The Best Places To Go When You Need A Weekend Away From Atlanta
You can’t really, truly love Atlanta if you don’t get the heck out of town every once in a while to see what you’d be missing living someplace else. Also, you can’t mentally survive the consistently worsening Atlanta traffic and urban sprawl without finding a few new towns not too far away that offer a break from our growing pains. Nobody’s saying you should move (actually, if you moved, it might make my commute better, so maybe), but you should definitely take a weekend road trip soon that offers less big-city crazy and more laid-back relaxation. Here are nine options worth checking out.
Distance from Atlanta: 340 miles northwest; 5 hours, 10 minutes
Even if you’ve been taught to hate Ole Miss, which is understandable for someone in Georgia, you’d be crazy not to consider visiting the amazingly hip town that William Faulkner called home. First, there’s the food, which keeps residents from leaving and critics returning. James Beard Award winner John Currence has built a mini empire of restaurants, including Big Bad Breakfast, Snackbar, and City Grocery (at the latter, there’s a collard green-wrapped Mississippi redfish waiting for your mouth). Currence is also hosting the inaugural Oxford Bourbon Festival in mid-May (get tickets here), where there’ll be bourbon-themed private dinners, tastings, and an auction where you could spend a decade’s worth of vacation money on a bottle of Pappy. Get a room at the Graduate, which opened in 2015 and features funked-out vintage decor, and you’ll be in walking distance of the Ole Miss campus and other local attractions like Square Books, a 10,000-square-foot bookstore that’s always hosting author events and has a great selection of collectible books as well as a second-floor coffee shop.
WINSTON-SALEM, NORTH CAROLINA
Distance from Atlanta: 318 miles northeast; 5 hours
That old R.J. Reynolds tobacco money may have helped build this surprisingly laid-back North Carolina city, but these days you’ll enjoy the fresh air, friendly residents, great food, and historic beauty that surrounds this town. Serious fans of upper-class lodging should arrange to stay at Graylyn, which was built in 1932 as the home for Reynolds Tobacco’s chairman. For many years, the historic estate was only available to be used by faculty and staff of Wake Forest University, but its 85 guest rooms are now open to the public. Tour Old Salem for a bewitching look at the town’s serious old-school credibility, then soak up some history at the Kimpton Cardinal Hotel, located in the original Reynolds building, which was the architectural inspiration for the Empire State Building. Aside from the central location and swank rooms, there’s also a top-floor recreation room with bowling, basketball, billiards, shuffleboard, foosball, ping-pong, and card tables. Have coffee at Krankies, then eat breakfast at Mary’s Gourmet Diner (the omelet is unbelievably good), get a phenomenal soul food lunch at Sweet Potatoes (Well Shut My Mouth!!) -- yes, that’s the restaurant’s official name -- then do dinner at Spring House, where chef and Chopped alum Timothy Grandinetti always finds time to meet guests and suggest menu specials. Also, Moravian cookies! You’ll find them everywhere and eat many.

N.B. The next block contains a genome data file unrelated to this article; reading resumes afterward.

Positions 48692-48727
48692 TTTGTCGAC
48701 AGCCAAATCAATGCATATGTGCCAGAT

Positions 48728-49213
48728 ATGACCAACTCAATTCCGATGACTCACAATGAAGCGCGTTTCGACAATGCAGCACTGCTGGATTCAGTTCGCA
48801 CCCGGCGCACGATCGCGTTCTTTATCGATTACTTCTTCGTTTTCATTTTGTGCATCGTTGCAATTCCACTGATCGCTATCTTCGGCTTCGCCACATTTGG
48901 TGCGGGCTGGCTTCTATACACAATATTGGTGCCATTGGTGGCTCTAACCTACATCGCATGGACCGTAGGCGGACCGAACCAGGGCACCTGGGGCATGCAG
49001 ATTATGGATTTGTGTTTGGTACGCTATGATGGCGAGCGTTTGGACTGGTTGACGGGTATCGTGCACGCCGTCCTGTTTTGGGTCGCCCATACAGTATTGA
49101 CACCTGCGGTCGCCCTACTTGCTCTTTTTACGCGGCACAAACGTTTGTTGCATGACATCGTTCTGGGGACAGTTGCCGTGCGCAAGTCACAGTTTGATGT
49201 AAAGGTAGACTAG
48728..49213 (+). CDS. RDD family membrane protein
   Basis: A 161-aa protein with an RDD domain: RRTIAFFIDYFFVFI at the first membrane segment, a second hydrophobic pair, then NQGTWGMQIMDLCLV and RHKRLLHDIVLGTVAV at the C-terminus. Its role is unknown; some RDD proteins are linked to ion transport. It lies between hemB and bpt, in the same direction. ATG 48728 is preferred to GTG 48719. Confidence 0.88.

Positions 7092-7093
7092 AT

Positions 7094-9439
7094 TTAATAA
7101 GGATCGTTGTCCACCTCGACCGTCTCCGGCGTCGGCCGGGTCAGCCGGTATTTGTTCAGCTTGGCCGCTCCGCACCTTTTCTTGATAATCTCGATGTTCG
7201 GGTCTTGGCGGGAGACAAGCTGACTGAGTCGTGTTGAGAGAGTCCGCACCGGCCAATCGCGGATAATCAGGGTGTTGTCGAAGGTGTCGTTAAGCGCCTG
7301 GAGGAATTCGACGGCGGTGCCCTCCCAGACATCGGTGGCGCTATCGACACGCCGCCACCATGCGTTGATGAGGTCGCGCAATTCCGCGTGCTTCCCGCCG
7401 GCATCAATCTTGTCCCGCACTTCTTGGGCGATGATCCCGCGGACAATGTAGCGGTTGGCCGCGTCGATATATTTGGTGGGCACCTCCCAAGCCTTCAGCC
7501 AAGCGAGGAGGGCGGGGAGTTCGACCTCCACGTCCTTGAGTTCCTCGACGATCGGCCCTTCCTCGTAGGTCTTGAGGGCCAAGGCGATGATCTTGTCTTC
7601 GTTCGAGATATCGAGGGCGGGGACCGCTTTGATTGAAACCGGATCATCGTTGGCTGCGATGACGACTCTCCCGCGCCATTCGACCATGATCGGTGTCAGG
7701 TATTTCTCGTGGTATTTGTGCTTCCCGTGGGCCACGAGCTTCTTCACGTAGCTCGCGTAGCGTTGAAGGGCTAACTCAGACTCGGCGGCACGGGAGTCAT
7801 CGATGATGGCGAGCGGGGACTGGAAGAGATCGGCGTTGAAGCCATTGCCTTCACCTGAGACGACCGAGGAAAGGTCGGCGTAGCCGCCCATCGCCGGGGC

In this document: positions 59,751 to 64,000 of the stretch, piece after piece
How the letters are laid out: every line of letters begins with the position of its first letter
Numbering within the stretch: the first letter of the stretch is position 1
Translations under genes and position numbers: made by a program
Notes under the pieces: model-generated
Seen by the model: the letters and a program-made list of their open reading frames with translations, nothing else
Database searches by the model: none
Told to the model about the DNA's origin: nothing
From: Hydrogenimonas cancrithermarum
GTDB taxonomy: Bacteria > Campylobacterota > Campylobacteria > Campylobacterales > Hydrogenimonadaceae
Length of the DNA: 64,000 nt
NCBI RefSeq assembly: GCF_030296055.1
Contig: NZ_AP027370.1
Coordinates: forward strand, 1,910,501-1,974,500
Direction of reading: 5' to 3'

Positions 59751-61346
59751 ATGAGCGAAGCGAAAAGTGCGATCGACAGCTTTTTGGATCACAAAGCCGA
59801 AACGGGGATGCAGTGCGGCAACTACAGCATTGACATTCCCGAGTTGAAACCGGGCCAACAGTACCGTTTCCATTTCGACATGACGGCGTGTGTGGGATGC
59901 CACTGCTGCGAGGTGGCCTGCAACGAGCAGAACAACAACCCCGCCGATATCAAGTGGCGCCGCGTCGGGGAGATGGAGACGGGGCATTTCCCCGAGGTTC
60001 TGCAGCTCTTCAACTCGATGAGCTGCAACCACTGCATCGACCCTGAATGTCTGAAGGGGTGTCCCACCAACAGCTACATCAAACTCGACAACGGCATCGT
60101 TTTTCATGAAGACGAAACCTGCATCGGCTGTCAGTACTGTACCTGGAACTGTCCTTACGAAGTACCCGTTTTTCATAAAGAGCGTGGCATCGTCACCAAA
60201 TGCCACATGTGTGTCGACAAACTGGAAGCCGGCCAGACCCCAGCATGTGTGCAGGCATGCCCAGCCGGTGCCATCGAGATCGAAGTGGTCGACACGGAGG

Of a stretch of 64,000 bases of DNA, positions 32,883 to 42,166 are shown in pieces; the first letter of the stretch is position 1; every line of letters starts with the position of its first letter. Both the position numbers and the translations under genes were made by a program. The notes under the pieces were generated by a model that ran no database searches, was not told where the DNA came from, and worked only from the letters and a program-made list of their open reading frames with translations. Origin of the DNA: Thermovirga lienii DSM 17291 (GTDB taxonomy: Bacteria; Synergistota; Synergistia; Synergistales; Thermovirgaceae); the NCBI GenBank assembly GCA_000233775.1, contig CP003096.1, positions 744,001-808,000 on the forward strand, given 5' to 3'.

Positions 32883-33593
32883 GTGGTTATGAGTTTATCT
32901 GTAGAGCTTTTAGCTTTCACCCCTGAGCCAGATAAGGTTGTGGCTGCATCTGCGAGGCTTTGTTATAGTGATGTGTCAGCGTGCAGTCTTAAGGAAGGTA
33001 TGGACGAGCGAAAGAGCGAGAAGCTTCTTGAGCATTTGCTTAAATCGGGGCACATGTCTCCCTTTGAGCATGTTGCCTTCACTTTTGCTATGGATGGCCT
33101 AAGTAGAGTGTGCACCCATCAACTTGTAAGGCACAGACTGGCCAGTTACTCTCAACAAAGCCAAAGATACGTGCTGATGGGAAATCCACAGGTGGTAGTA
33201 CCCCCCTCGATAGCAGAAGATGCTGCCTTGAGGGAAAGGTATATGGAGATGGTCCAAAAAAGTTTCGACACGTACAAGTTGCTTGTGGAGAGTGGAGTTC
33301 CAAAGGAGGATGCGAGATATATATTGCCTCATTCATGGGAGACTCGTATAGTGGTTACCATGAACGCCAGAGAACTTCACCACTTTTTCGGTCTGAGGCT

ALYS BEACH, FLORIDA
Distance from Atlanta: 300 miles southwest; 5 hours, 10 minutes
There are beach towns, and then there are beachfront communities like Alys Beach, nestled along the Gulf of Mexico on Florida’s panhandle. Purchased in the 1970s by a guy who copped the land at auction and named it after his wife, Alys is a strikingly picturesque example of New Urbanism; its white buildings influenced by the Mediterranean and Moorish architecture of Bermuda, Antigua, and Guatemala line both sides of Florida’s scenic Highway 30A, which passes through the town’s 158 acres. There are just under 30 vacation homes to rent, in the range of $300-$400 per night (or more, if you want to splurge), all of which strictly follow a similarly gorgeous architectural style and are conveniently placed near walkable pathways that lead to parks, pristine swimming pools, the white-sand coastline, and even a 20-acre nature preserve that runs through cypress wetlands. Grab espresso, coffee, pastries, and other breakfast items at Fonville Press; later, hit happy hour at Caliza for cocktails like the Porch Sipper (peach tea-infused whiskey and lemonade) and snacks like burrata sourdough toast; finish off your day with a surf and turf dinner at George’s, which offers seafood charcuterie boards and entrees like certified Angus filets & jerk-crusted gulf snapper with forbidden black rice.